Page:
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'The Wrong Crowd' hits the right chords

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Dave Dabney provides the vocals for the group, rapping to the band's original tunes like "Animal" and "We Never Split" (top left). On keyboard and keytar, Nick Froelich plays out a melody (top right). The band was joined on Saturday by trumpeter Lee Shibley (bottom right). Photos by Bo Brueck.

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It's a Saturday, and there is a sign on the front door of 504 South College street.

"Hello // Welcome to the Show," it reads. "Glad to Have You Here // Please Go in Around Back // -- Angus."

If it wasn't for the mention of a show -- and the rainbow of pulsing light spilling out through the covered windows -- you might think the serene note was an invitation to a dinner party. Or a book club.

You'd be wrong, but not by much.

Follow the path around the back of the house and you start to hear a baseline. Step through the open back door and you enter another world entirely.

Welcome to the Funk School of Business -- only this FSB doesn't charge an extra $100 surcharge per credit hour. They don't even charge cover.

The faculty here call themselves The Wrong Crowd. They're a group of musicians (all undergraduate students) who got together last fall. Since then, they have been developing their own mix of funk, jazz, rap and R & B. Among the seven of them, they have more than 70 combined years of musical experience.

"So, think again about getting oil again // I've already lost enough ken to prescriptions and poisonous // chemicals just ask Flint, Michigan," raps junior Dave Dabney. The lyrics are original but they don't bear the clunkiness of the amateur rapper you knew in high school.

Sophomore Angus Cady (the one from the note) is tall and stoic in the back of the room, thumping on the bass. Smiling wide from behind the drums, junior DK Dews carries the rhythm section.

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Senior Sanchit Ram Arvind is hammering an acoustic upright piano. It has a mic on it, and it sounds incredible -- warm and loud and round. Hanging around the neck of junior Nick Froehlich is a second set of keys: a mini Korg keyboard, fashioned into a keytar with duct tape and rope.

Senior Noah Dean and junior Nick Sabet trade licks and solos on guitar. Froehlich describes Dean's style as "just the right amount of spice," and Sabet plays like a machine -- fingers flying with no other visible bodily movement.

The Wrong Crowd's debut show was on Sept. 30 and their second was on that Saturday, Nov. 4. They packed the house both times and brought an easy and humorous energy, unusual for house shows in Oxford.

"It's a feedback loop where we play and then the audience gets into it," Froehlich said. "The crowd's very, very lively and that gives us a lot more energy, so we play better and that makes them even more excited, which gives us more energy, which makes us play better."

The group began to coalesce last October around a Thursday evening radio show where Dabney freestyled and Froehlich and Cady improvised rhythms. They kept picking up members and, by spring, The Wrong Crowd was solidified. The musicians began to work out original tracks, but it took Dabney until summer 2017 to come up with the politically-charged lyrics on display in much of the band's set.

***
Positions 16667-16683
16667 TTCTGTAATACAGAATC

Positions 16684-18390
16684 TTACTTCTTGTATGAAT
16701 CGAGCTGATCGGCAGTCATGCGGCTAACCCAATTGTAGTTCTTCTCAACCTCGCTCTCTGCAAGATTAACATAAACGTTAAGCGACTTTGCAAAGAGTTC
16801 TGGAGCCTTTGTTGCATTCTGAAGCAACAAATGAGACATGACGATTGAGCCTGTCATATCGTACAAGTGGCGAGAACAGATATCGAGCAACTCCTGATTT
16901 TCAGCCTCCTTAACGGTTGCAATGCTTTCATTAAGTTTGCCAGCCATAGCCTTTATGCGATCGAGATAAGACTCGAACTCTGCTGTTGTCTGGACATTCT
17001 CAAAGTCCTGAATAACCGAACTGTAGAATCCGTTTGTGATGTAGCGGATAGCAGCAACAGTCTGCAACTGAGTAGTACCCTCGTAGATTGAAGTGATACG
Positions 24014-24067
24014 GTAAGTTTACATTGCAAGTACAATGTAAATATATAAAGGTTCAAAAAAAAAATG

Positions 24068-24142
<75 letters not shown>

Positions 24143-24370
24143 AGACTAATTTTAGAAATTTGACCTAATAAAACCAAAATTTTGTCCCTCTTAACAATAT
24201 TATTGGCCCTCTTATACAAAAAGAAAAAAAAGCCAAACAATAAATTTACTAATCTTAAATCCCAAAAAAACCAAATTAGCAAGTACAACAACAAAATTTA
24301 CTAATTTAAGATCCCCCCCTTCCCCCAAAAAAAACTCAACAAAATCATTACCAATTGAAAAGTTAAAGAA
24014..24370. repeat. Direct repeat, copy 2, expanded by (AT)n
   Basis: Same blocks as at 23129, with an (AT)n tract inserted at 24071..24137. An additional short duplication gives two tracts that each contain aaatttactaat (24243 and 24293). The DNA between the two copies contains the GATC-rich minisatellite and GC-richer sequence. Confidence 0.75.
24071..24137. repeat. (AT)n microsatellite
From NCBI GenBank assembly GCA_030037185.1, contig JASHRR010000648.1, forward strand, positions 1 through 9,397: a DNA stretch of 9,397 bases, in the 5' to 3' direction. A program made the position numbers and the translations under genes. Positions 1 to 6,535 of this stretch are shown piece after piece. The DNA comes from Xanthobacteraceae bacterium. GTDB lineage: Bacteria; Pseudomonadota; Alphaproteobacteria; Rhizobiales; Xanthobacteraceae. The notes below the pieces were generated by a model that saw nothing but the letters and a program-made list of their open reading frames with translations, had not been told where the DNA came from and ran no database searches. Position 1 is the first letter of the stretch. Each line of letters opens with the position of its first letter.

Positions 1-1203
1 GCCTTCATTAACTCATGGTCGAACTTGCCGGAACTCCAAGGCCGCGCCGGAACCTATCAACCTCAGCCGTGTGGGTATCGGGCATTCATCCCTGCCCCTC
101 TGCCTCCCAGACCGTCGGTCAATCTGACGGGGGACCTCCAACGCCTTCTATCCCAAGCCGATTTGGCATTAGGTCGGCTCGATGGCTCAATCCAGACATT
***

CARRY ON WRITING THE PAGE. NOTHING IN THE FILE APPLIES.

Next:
"I had the summer and I thought 'What am I going to rap about, what am I going to write about?' I had to find something to inspire me," said Dabney.

He found his inspiration in Naomi Klein, a Canadian activist and writer. He sped through "This Changes Everything," her criticism of capitalism's effect on the climate.

Most of the The Wrong Crowd's original songs -- of which there are currently a handful -- take a hard leftist stance against American politics and governance. However, all the members feel that making and playing live music for an audience comes before a specific, activist end-goal.

They're not an activist band, insists Cady, but a "band of activists."

"We don't have the goal of spreading the message," he said. "That just kind of happens because that's who we are -- the music comes from the people in the band."

And, just from a snippet of conversation, it's clear the people in this band know their music:

"I also want to focus on harmonization, unison lyrics," said Cady. "If we started doing harmonization and chord extensions within the band..."

"We're just trying to make our sound more complex," said Froehlich.

"Can we get a horn section where we just play 'The Chicken'?" asked Cady.

Dabney leans back a little during this exchange. Out of all the members of The Wrong Crowd, he has the least musical expertise, the weakest chops in terms of explicit, technical, music knowledge. Instead, his skill lies in lyrics, which he slips into delivering every time he tries to explain them.

"I wanted people to be aware of what's going on and what we can do about it. And not just going out and voting or something like that," he said. "One of my lyrics is 'It'd be stupid for us to wait for another vote,' you know what I mean? 'Cause the crown is secure but we ain't.'"

The Wrong Crowd's next public show is Dec. 2 at the Loft Society jazz club in Cincinnati. They plan on holding a Christmas show in Oxford before the end of the semester.

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